In the spirit of increasing public participation, a contest was held last spring to design an Acton logo that would be recognizable and representative of the spirit of April 19th, 1775 within a modern context. Entrants were required to include “Acton”, “250”, and “Revolution” and were free to use any imagery. From over forty submissions elements from Kathleen Peddie Pagano and Sue Peterman were merged. Going forward, all Acton 250 publicity will include the logo.

In order that all residents will be able to fully appreciate the uniqueness of Acton’s role and the more recent interpretations of the context in which it transpired, articles will appear regularly here in The Action Unlimited. The intent is to provide background in anticipation of local scheduled events. Acton was a very different place demographically, physically and socially in 1773. Upcoming articles will focus on this context before historian Robert Allison’s kickoff presentation on September 21st.

A wide variety of events will follow sequenced to 1773-1776. The celebration’s duration will allow for meaningful attention to and participation by the Acton Memorial Library which displays artifacts from the era. Also open to the public will be the Hosmer House, the Faulkner House and Jones Tavern. Do plan on becoming involved in Acton 250, the local celebration of the beginning of the American Revolution.

Green Meadow Elementary School Building Committee Community Forum & Senior Presentation

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MAYNARD: Since January 2022, The Green Meadow Elementary School Building Committee has been researching various options to address the current and future educational/facility needs of Maynard’s elementary school. This research has included much feedback from community members during previous Educational Visioning Group Workshops, Community Forums and many different meetings made up of different integral groups.  All of this work has been done in collaboration with and at the direction of the Massachusetts School Building Authority (MSBA), who will be reimbursing the town of Maynard for part of the project.
 
In an effort to educate Maynard residents about the process to date and final decision in preparation for votes this October/November, the Committee will be hosting a Community Forum on August 26, 2023 from 10am-12pm at the Green Meadow Elementary School, 5 Tiger Drive.
 
The Forum will begin with a brief presentation (15-20 minutes) followed by a Question/Answer period and then tours of the current Green Meadow Elementary School.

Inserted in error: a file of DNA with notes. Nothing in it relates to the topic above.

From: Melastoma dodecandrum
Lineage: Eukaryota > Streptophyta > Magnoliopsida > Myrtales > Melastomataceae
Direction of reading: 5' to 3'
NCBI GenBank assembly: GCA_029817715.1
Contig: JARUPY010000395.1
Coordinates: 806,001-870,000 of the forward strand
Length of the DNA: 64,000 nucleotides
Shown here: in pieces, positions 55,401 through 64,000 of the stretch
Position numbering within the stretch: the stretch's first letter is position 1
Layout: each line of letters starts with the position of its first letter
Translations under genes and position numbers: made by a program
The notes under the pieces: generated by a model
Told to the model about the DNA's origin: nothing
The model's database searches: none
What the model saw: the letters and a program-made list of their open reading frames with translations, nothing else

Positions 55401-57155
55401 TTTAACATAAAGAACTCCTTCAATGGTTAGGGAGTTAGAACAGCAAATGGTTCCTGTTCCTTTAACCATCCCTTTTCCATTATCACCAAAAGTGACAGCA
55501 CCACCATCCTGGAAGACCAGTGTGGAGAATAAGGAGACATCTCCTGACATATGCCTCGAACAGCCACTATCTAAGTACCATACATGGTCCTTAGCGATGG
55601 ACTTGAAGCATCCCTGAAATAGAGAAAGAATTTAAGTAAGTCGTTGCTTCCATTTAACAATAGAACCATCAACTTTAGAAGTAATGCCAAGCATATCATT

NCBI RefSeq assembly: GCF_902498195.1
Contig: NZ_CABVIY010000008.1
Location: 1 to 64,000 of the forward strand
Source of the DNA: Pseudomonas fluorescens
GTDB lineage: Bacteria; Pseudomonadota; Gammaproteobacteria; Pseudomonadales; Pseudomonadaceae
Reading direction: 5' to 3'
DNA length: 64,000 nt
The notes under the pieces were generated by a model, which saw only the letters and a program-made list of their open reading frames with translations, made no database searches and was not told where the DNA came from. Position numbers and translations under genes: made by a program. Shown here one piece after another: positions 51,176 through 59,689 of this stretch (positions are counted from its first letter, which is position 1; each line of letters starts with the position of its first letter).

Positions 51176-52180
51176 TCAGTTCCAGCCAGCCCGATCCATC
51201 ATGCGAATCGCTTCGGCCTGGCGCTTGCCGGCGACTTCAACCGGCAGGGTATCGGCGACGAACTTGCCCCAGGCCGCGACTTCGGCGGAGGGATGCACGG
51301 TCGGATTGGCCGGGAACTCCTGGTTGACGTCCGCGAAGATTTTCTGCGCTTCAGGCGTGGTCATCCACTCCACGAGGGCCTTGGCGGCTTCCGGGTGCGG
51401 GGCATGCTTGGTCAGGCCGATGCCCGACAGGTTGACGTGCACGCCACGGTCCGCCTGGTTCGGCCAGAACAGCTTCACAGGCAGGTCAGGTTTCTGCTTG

The public is strongly encouraged to attend this very informative Forum and tour of the Green Meadow Elementary School on August 26 from 10am-12pm.
 
Additionally, members of the Green Meadow Elementary School Building Committee will be doing a similar presentation, along with a Q/A period, for Maynard Seniors on August 18, 11am at the Maynard Senior Center, 50 Brown Street, Maynard.  All are welcome and encouraged to attend.
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Water Safety Reminders

According to the American Red Cross, 10 people die each day from unintentional drowning, and on average two of those deaths are children under age 14. Additionally, drowning is the leading cause of death for children and adults with autism spectrum disorder. To ensure everyone’s safety in the water this summer, the Hudson Fire Department would like to remind residents of the following safety tips for kayakers, paddlers and recreational boaters courtesy of the American Canoe Association:
 
  • Always wear a U.S. Coast Guard-approved life jacket when boating or fishing, even if you don’t intend to enter the water.
  • Children under the age of 12 must always wear a life jacket in a public body of water.
  • Be a competent swimmer with the ability to handle oneself underwater, moving water, surf or current. Keep the craft under control. Do not enter a rapid unless you are reasonably sure you can navigate it or swim the entire rapid in case you capsize.
  • Keep a lookout for hazards and avoid them. Watch for fog, especially on coastal waters.
  • Know your physical limitations.
  • Group members need to constantly assess the behavior of others in their group.

For those swimming in the ocean, lakes, ponds or pools, the Hudson Fire Department also provides the following safety tips from the American Red Cross:
 
  • Never leave children unattended while they are near or in a body of water, and make sure they have an adult to accompany them into the water. Young or inexperienced swimmers should always wear a life jacket or inflatable arm floats.